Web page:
April 03, 2014
Partner Ed Fan is bringing a practical grasp of IP to Osgoode Hall students in a new course, Legal Values: Commercializing Intellectual Property. The course, which Ed teaches jointly with MedAvail Technologies COO and General Counsel Loreto Grimaldi, offers students a working understanding of the many moving and changing parts involved in the commercialization of IP in the business world. Osgoode Hall’s IP blog, IPilogue, interviewed both Ed and Loreto for their thoughts on the course, on the trends shaping the role of IP in the marketplace, and on their respective backgrounds in IP. Below is an excerpt of the interview.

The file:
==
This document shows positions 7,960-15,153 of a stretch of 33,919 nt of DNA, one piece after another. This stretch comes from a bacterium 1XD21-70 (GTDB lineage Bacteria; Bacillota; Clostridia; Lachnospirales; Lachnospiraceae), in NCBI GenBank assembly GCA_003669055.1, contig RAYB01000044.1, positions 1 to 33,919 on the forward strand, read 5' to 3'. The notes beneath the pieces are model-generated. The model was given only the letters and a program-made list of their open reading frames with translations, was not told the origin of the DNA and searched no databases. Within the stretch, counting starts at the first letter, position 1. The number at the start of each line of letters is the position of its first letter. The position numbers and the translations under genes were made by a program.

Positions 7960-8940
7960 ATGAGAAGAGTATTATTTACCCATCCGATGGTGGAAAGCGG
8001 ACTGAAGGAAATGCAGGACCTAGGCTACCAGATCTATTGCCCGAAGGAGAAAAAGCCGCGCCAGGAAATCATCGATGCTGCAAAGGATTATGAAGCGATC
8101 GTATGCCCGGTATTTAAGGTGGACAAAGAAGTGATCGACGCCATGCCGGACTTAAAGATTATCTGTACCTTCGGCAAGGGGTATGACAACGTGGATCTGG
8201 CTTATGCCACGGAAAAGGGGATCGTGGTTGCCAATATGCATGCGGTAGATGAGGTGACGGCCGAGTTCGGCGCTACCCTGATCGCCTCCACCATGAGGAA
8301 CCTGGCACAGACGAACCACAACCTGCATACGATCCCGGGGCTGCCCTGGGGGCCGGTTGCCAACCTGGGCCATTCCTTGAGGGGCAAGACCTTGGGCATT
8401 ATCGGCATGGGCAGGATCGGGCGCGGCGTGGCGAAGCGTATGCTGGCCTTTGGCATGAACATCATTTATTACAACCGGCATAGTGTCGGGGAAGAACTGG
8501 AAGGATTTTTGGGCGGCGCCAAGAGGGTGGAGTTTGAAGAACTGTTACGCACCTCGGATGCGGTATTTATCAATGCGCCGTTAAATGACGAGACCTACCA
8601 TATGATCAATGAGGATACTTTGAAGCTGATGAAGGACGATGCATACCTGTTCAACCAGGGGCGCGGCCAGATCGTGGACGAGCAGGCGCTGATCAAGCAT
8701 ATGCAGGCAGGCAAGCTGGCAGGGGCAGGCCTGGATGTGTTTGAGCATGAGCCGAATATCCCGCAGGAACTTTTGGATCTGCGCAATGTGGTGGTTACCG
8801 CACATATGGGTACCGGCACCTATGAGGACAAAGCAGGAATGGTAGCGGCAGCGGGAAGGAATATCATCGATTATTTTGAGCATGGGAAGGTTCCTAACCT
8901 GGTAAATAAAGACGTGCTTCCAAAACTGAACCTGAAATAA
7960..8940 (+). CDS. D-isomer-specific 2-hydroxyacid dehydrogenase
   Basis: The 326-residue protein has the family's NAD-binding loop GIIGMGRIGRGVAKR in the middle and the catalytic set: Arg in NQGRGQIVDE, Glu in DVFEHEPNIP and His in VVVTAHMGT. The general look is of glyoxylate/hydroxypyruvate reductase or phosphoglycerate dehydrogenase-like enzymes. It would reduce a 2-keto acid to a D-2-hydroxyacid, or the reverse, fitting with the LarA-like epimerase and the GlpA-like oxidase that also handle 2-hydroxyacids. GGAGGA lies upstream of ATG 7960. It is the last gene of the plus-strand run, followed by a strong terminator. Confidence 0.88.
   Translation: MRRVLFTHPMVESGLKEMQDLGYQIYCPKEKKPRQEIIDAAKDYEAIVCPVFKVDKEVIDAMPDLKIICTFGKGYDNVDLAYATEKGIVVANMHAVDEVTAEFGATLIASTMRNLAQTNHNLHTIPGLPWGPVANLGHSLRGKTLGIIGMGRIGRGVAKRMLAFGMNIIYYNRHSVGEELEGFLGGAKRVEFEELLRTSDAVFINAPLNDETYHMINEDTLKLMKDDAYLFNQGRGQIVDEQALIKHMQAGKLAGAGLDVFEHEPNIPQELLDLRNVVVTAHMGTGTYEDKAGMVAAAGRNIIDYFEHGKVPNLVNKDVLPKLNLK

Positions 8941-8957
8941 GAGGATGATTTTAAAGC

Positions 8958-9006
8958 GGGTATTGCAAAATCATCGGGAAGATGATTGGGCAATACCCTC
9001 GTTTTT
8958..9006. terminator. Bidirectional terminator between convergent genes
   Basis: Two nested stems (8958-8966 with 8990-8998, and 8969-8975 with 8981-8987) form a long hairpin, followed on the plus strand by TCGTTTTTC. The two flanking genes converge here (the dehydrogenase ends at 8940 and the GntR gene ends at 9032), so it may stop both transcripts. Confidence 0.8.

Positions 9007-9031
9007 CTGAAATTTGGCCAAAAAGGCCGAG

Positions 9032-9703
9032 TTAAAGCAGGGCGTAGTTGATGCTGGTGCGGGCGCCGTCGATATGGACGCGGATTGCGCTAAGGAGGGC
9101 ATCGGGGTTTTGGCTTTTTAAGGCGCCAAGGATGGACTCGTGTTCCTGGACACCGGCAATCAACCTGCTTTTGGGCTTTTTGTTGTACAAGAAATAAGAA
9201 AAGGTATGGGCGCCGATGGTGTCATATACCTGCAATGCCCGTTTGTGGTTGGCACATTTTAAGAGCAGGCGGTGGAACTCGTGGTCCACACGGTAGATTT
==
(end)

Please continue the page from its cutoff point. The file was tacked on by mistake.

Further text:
[IPilogue] What do you feel are the biggest misconceptions about the commercialization of IP?
[Ed Fan]: Although I probably wouldn’t consider this purely a misconception, I often see an undervaluing of what we can call the “sweat equity” IP. When we think of commercializing of IP, this is very far from IP rights in the abstract. The misconception is the sentiment that “I have a great idea, and I will get paid”. I am not sure that this is exactly true. There is a lot of sweat equity that goes into commercializing a product that may have some IP rights built around it. There is a tremendous amount of work that goes into securing and maintaining the IP rights themselves, and making a successful business from all of this is even more difficult. Thinking about the amount of work that is required is often lost in the early stages of brilliant ideas, and since commercializing IP is really about taking the idea into the marketplace, this consideration is something that should be at the forefront of any strategy.
To read the full interview, click here.